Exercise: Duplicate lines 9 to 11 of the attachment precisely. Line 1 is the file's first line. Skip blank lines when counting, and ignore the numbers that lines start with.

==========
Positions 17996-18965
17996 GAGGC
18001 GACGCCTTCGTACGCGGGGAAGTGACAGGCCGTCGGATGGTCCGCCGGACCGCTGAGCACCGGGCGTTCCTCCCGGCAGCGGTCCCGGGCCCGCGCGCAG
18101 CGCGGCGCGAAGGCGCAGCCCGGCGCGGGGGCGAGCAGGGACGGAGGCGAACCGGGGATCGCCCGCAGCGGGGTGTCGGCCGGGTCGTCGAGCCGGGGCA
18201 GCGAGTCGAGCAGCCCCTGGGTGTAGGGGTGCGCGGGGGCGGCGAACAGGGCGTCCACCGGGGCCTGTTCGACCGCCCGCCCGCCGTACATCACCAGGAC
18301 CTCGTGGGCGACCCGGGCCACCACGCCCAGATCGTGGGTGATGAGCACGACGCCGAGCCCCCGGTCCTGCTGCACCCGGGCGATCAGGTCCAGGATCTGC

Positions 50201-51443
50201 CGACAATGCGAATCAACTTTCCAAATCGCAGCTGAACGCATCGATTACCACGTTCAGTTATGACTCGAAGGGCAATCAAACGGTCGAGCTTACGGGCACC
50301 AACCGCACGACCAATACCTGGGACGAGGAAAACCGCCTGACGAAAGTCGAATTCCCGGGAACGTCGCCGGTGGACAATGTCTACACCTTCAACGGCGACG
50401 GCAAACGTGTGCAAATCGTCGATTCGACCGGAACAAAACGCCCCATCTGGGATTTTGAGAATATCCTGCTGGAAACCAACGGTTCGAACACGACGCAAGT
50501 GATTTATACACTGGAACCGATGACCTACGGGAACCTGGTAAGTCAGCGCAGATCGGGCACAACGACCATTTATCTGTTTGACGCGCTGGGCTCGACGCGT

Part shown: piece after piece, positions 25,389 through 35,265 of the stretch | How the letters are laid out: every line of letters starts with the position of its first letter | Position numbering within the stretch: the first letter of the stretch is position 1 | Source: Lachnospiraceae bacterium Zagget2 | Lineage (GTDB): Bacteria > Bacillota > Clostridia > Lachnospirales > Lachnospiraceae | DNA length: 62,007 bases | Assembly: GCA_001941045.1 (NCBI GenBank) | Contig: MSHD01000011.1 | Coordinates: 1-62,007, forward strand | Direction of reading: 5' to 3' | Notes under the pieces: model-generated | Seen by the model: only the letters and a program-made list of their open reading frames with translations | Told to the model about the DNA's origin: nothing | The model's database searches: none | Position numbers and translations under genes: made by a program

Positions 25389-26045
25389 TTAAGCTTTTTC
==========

50301 AACCGCACGACCAATACCTGGGACGAGGAAAACCGCCTGACGAAAGTCGAATTCCCGGGAACGTCGCCGGTGGACAATGTCTACACCTTCAACGGCGACG
50401 GCAAACGTGTGCAAATCGTCGATTCGACCGGAACAAAACGCCCCATCTGGGATTTTGAGAATATCCTGCTGGAAACCAACGGTTCGAACACGACGCAAGT
50501 GATTTATACACTGGAACCGATGACCTACGGGAACCTGGTAAGTCAGCGCAGATCGGGCACAACGACCATTTATCTGTTTGACGCGCTGGGCTCGACGCGT